Alpha Holdings, the largest shareholder of Nasdaq-listed OncoSec Medical, is pinning hopes on its last-ditch efforts to prevent a takeover of the biopharmaceutical firm by Chinese entities, ahead of its special shareholders meeting on Friday.
The South Korean shareholder of OncoSec proposed to have controlling stake and hold four out of seven seats on the New Jersey-based firm’s board by injecting a fresh $39.3 million funding. OncoSec is pressed to accept Alpha’s new offer by Thursday.
Alpha currently holds a 15.1 percent stake in the clinical-stage intratumoral cancer immunotherapies developer.
OncoSec Medical logo
This comes as Seongnam-based Alpha is desperate to maintain its position as the largest shareholder of OncoSec.
Under the offer delivered Tuesday, Alpha will go through an all-cash tender offer to buy 35 percent of OncoSec shares for $9.3 million, or $2.5 per share. OncoSec shares were trading at $2 per share in Wednesday closing on Nasdaq. The rest of $30 million will be funded through OncoSec’s newly issued common shares in two tranches within a year.
Alpha also demanded three OncoSec board members, including incumbent CEO Dan O’Connor, be removed from their positions.
The bid, however, raises questions about its capacity to finance the move. As of end-September, Alpha’s cash ammunition came to 6 billion won ($5.1 million), while its debt-equity ratio came to 103.4 percent. The firm, in addition, took out an 8.2 billion won short-term loan to acquire a real estate asset in December.
Alpha’s IR representative said it has yet to finalize a plan to generate cash needed for the takeover.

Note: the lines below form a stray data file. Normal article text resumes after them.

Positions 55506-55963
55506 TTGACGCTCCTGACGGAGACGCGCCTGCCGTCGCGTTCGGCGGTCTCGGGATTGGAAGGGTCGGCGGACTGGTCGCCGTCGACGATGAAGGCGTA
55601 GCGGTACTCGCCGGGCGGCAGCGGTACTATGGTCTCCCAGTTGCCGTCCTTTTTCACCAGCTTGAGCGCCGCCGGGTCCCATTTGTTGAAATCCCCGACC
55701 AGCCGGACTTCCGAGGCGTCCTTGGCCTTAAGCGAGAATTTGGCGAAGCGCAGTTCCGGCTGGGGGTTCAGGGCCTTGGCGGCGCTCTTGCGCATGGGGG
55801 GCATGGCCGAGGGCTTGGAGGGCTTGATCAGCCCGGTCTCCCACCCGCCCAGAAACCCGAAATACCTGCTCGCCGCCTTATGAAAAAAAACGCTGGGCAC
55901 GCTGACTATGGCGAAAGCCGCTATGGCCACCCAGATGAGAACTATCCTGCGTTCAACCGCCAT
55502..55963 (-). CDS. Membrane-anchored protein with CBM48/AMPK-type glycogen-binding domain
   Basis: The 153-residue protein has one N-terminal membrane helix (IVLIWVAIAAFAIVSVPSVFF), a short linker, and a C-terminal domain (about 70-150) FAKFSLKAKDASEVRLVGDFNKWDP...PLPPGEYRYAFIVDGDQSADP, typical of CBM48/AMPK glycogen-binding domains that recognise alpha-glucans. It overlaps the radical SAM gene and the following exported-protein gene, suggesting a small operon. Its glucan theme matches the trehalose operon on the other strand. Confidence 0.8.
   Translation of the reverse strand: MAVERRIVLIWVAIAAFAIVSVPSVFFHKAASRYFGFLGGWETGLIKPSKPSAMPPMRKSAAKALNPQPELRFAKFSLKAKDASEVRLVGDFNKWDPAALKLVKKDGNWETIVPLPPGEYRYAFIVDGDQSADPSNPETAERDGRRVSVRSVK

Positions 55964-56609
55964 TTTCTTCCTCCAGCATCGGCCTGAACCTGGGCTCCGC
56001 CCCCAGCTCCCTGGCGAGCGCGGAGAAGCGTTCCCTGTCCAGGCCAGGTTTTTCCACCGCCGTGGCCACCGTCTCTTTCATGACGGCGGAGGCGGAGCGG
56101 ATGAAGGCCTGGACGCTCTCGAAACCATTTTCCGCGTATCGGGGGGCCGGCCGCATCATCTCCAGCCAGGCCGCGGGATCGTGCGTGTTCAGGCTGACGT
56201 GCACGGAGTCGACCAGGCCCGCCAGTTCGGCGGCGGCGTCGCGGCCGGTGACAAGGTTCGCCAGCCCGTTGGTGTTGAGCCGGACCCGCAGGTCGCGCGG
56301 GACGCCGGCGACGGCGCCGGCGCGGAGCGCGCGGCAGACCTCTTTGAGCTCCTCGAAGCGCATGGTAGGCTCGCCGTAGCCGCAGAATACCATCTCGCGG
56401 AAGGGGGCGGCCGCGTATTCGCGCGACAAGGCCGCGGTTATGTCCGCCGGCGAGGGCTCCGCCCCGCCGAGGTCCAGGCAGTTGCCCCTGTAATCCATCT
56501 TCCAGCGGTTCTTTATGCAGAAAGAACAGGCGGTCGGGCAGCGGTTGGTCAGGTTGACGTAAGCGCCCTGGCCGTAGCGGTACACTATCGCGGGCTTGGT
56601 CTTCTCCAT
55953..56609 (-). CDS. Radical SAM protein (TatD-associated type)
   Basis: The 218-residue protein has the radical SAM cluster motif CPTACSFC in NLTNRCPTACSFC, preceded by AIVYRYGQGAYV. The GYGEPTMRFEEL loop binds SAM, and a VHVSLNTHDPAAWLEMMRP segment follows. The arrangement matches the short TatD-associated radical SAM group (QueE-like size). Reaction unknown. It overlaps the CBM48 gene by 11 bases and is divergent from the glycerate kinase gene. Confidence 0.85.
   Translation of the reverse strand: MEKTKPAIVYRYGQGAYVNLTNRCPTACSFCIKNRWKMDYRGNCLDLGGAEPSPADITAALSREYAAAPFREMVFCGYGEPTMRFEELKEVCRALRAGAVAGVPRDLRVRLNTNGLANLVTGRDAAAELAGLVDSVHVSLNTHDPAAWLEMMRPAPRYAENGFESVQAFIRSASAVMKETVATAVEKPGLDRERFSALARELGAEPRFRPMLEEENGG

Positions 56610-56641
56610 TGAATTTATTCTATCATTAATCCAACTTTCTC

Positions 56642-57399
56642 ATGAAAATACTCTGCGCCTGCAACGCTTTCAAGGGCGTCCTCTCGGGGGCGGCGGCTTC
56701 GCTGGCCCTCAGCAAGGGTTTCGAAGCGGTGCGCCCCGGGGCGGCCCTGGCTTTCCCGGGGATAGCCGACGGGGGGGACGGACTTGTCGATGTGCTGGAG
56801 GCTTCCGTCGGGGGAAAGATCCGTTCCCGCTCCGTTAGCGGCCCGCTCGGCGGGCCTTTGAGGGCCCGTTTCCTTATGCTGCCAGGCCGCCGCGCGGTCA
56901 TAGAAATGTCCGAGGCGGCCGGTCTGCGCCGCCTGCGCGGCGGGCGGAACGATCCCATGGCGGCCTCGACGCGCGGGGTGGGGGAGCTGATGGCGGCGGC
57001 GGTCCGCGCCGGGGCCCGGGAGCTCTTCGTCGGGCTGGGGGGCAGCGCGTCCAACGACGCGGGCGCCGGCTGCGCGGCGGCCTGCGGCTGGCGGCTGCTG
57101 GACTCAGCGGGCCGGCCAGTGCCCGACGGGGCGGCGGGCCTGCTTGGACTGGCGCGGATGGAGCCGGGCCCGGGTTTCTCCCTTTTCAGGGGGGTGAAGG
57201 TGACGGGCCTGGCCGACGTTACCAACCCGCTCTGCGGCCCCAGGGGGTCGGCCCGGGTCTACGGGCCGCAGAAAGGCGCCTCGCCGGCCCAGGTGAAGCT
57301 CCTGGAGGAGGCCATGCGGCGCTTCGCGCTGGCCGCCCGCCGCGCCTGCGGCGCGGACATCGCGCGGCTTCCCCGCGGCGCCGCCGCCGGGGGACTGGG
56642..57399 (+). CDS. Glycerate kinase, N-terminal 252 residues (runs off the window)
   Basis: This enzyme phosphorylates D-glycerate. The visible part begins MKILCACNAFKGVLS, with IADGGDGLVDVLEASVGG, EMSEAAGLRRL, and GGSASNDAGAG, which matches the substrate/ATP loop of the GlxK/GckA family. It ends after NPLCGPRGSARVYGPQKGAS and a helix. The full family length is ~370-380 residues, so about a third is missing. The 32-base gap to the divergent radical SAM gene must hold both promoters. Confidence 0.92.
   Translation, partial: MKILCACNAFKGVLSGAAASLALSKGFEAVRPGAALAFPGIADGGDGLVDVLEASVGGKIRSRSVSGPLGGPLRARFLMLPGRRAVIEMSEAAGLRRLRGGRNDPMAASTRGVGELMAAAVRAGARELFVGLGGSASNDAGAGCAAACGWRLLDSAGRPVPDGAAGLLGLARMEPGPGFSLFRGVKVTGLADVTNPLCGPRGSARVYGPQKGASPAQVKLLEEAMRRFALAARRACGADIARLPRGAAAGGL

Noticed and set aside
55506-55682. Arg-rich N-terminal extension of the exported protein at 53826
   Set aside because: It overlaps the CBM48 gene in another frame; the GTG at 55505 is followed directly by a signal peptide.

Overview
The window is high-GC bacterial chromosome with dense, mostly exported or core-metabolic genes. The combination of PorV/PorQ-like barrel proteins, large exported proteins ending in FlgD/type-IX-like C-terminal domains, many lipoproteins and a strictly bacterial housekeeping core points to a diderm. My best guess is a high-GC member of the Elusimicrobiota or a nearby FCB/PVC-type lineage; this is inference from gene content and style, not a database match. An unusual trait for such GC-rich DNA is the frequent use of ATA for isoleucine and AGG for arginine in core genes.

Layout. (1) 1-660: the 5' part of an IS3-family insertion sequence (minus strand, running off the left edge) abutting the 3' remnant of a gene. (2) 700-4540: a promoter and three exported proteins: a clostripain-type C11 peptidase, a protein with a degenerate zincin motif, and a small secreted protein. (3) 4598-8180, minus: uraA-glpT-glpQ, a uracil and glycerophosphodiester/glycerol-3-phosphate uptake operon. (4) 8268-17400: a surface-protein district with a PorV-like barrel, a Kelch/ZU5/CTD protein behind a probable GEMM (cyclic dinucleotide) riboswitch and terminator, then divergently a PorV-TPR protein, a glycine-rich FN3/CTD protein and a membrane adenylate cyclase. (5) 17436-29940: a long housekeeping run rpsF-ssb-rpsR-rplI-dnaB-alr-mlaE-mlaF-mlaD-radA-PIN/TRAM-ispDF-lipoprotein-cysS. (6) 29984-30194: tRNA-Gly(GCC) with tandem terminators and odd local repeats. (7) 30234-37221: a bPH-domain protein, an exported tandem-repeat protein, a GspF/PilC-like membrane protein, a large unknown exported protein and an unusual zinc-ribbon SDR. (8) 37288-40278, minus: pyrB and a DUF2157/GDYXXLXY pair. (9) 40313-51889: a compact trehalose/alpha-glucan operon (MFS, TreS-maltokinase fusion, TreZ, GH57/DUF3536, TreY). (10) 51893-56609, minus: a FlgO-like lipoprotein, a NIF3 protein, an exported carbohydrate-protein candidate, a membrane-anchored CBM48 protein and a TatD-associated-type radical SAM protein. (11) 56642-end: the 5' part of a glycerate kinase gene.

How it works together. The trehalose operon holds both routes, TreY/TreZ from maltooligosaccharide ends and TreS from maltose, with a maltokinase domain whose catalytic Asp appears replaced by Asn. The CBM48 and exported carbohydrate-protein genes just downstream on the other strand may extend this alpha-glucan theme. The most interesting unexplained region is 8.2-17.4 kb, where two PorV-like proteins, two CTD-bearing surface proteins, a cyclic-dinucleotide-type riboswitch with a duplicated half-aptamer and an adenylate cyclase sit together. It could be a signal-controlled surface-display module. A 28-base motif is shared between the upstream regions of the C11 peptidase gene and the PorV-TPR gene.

Alpha, a semiconductor-to-biotechnology business group, has been urging OncoSec shareholders to vote against a proposed $30 million OncoSec takeover offer by Chinese entities.
China Grand Pharmaceutical-led investors proposed to buy a 53 percent stake in OncoSec for $30 million cash by selling a controlling stake at market price plus a 25 percent premium. Proxy advisory firms Institutional Shareholder Services and Glass Lewis recommended that OncoSec shareholders vote for the Chinese acquisition earlier in January.
Last year, OncoSec raised its immediate need to generate capital to keep up the momentum for therapy development, as its projected cash burn rate may lead to a shortage of cash -- $25 million as of July 2019. OncoSec has been looking to get itself through with a stake sell-off to the Chinese investors, if the fundraising plan is approved in the Friday meeting.
Alpha earlier responded that OncoSec can receive additional financing “without giving up control, particularly if clinical trials continue to go well” this year.
By Son Ji-hyoung (firstname.lastname@example.org